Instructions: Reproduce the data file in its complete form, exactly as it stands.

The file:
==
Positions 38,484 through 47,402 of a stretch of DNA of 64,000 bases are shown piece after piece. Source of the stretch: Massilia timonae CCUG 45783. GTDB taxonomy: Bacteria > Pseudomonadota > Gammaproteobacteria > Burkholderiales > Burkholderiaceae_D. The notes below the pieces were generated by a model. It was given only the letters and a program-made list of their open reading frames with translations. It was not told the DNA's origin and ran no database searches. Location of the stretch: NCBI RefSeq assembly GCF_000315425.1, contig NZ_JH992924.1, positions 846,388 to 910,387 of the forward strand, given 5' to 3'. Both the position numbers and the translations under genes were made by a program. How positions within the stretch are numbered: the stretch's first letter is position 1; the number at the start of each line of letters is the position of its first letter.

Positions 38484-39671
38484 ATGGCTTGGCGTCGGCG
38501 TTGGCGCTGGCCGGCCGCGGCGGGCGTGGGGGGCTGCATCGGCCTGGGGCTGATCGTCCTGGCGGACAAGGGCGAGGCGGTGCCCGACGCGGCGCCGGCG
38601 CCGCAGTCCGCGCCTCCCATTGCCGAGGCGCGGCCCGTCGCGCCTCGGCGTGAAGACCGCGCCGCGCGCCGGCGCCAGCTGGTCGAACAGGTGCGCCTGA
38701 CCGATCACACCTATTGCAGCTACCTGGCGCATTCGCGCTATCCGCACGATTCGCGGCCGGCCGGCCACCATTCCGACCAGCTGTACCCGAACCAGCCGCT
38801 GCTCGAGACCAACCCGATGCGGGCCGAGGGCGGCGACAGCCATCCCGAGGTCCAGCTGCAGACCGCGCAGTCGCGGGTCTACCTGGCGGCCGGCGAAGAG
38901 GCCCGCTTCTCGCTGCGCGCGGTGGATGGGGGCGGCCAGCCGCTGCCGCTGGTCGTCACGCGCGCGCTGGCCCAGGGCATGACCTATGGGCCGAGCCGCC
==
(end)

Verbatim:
Positions 38,484 through 47,402 of a stretch of DNA of 64,000 bases are shown piece after piece. Source of the stretch: Massilia timonae CCUG 45783. GTDB taxonomy: Bacteria > Pseudomonadota > Gammaproteobacteria > Burkholderiales > Burkholderiaceae_D. The notes below the pieces were generated by a model. It was given only the letters and a program-made list of their open reading frames with translations. It was not told the DNA's origin and ran no database searches. Location of the stretch: NCBI RefSeq assembly GCF_000315425.1, contig NZ_JH992924.1, positions 846,388 to 910,387 of the forward strand, given 5' to 3'. Both the position numbers and the translations under genes were made by a program. How positions within the stretch are numbered: the stretch's first letter is position 1; the number at the start of each line of letters is the position of its first letter.

Positions 38484-39671
38484 ATGGCTTGGCGTCGGCG
38501 TTGGCGCTGGCCGGCCGCGGCGGGCGTGGGGGGCTGCATCGGCCTGGGGCTGATCGTCCTGGCGGACAAGGGCGAGGCGGTGCCCGACGCGGCGCCGGCG
38601 CCGCAGTCCGCGCCTCCCATTGCCGAGGCGCGGCCCGTCGCGCCTCGGCGTGAAGACCGCGCCGCGCGCCGGCGCCAGCTGGTCGAACAGGTGCGCCTGA
38701 CCGATCACACCTATTGCAGCTACCTGGCGCATTCGCGCTATCCGCACGATTCGCGGCCGGCCGGCCACCATTCCGACCAGCTGTACCCGAACCAGCCGCT
38801 GCTCGAGACCAACCCGATGCGGGCCGAGGGCGGCGACAGCCATCCCGAGGTCCAGCTGCAGACCGCGCAGTCGCGGGTCTACCTGGCGGCCGGCGAAGAG
38901 GCCCGCTTCTCGCTGCGCGCGGTGGATGGGGGCGGCCAGCCGCTGCCGCTGGTCGTCACGCGCGCGCTGGCCCAGGGCATGACCTATGGGCCGAGCCGCC